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Lessons from Shadowing a MD

20 Oct 2016 9:45 PM | Anonymous

Last week, I had an amazing opportunity to shadow a physical medicine and rehab doctor (PMNR).  The experience has shed a new light on my understanding of what patients may encounter when going through our health care system.   

Overall, the MD had a very good rapport and at times, therapeutic alliance with the patients.  They do have a long term relationship with the chronic population as they frequent them every 6 months or so.  Here are some philosophical differences between PT and MDs.  

1) Heavy use of pathoanatomical cause to explain patient’s pain: with all the patients, he educated their condition using the scans from imaging and the findings.  For example, the MD showed the normal hip x-rays and compared it to the degenerated spine x-rays.  Then reassured patient that the symptoms are not coming from the hip, but rather it’s coming from the back.  For other patients, he explained that the patient is having pain is because they have too much degeneration in their facet joints or there is significant decrease in disc space.   After shying away from pathoanatomical based approach to treating patients, it was an eye-opener to see that the MDs educate patients heavily on imaging findings correlating to their pain.  

As a PT, when I educate patients, I emphasize on reassurance and structural integrity of the human spine.  If the patients ask about their imaging findings, I tend to educate patient on how the imaging findings have low correlation to their condition.  I may have been toward the opposite spectrum of deemphasizing the imaging findings.  Also, patients have been ingrained with the pathoanatomical approach from a very credible referring MD.   I should reconsider learning about what patient already has learned about their condition and have a more gradual way of educating patients now.   As appropriate, I will need to gradually shy patient’s beliefs away from pathoanatomical model when they see us for PT.    Patient education in regards to imaging findings is still something I continue to work on.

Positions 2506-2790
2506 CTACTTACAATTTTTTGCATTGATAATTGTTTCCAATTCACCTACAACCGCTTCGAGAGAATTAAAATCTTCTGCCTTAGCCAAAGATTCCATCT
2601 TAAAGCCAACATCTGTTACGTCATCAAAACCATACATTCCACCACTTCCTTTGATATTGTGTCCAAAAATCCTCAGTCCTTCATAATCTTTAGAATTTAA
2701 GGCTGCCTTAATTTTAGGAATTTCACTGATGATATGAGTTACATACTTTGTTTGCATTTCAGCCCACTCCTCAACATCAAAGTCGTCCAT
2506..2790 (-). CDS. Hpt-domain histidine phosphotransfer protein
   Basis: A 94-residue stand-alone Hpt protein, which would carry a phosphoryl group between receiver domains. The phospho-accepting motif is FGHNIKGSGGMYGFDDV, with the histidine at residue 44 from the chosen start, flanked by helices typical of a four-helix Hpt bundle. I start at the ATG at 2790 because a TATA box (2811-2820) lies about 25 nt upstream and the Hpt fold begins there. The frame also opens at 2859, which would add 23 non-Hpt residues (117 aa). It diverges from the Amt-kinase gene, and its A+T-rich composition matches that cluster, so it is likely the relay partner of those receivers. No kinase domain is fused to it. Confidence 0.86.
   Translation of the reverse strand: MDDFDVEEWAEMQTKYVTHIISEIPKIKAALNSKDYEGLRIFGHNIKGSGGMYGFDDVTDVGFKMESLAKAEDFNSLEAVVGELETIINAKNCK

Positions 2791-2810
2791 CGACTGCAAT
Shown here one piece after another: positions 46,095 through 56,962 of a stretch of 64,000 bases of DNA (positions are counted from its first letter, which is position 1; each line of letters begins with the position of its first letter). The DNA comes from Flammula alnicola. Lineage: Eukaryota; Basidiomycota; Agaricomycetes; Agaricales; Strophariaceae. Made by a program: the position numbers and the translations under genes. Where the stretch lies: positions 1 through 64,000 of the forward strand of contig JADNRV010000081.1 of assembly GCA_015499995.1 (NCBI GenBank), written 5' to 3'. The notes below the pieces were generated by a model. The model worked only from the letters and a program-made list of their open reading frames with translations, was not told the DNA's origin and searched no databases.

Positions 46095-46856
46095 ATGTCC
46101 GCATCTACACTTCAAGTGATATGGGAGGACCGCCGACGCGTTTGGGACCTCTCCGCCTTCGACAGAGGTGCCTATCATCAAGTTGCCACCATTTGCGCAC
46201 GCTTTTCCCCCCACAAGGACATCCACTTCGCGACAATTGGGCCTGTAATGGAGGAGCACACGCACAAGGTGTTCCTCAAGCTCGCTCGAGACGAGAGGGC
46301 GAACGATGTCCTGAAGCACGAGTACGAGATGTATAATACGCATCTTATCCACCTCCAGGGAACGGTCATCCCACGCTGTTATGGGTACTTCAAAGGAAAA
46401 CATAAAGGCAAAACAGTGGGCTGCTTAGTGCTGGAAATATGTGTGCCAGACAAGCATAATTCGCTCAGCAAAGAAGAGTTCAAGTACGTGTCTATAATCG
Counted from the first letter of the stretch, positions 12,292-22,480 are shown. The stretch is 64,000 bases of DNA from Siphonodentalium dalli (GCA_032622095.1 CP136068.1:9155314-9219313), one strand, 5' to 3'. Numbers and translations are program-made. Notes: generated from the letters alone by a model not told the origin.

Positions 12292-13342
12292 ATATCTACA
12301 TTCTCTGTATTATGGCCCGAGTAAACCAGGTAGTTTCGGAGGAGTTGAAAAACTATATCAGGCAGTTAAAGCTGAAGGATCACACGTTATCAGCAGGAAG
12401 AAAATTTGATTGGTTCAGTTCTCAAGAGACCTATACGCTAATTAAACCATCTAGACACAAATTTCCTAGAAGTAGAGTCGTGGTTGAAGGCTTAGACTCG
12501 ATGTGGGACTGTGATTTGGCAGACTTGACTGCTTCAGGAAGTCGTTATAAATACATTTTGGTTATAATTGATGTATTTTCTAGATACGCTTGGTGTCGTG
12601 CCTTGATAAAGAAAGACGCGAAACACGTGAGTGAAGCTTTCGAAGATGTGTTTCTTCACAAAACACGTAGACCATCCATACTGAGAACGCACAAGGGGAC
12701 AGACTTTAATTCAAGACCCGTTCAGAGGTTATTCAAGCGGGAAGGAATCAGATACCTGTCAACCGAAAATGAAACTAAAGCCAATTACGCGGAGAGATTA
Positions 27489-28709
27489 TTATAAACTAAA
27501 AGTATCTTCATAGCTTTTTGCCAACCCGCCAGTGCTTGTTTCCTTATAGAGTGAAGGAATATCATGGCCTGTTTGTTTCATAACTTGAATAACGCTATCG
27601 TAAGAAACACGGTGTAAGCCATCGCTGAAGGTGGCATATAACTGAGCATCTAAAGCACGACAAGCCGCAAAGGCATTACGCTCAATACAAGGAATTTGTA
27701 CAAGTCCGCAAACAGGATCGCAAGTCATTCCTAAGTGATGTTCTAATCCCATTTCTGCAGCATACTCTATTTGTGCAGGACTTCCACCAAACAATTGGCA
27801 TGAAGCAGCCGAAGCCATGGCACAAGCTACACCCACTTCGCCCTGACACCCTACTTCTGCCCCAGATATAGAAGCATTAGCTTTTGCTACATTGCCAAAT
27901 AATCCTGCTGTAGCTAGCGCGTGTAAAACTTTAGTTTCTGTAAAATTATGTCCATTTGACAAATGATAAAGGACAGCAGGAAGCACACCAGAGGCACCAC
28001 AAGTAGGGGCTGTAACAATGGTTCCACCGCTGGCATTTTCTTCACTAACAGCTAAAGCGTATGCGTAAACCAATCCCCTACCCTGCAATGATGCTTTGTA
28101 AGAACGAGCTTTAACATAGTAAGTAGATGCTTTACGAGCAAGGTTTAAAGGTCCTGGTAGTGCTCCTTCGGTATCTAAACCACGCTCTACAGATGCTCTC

2) Lack of referral to the PTs if he suspects that it’s structural problem:  if the imaging demonstrates stenosis, severe degeneration, etc, he will elect to put patients on medication regimen or surgical referral.  

3) I did not see CRPS taking into account, when many patients demonstrate signs of that.  No referrals to PT is made if MD suspects that the problem is a result of structural changes (for example, lumbar stenosis).  This is troubling since this approach has failed our patients and contributed to opioids pandemic.    Articles like this shows that PTs should be integral part of managing chronic pain population.

Later I had a talk with one of the PMNR doctors, who agrees that correlation between low back symptoms and imaging is poor.  He explains that he has attempted to convince his patients countless number of times without  having much success.  If patients are not buying the MD's education, it's hard to imagine that a PT can convince the patient otherwise.  I think the main source of patients’ beliefs on pathoanatomical causes of low back pain is from media and google searches: pages like this is the first link that patient sees when they google “low back pain".  

Kay Lin, DPT, CSCS

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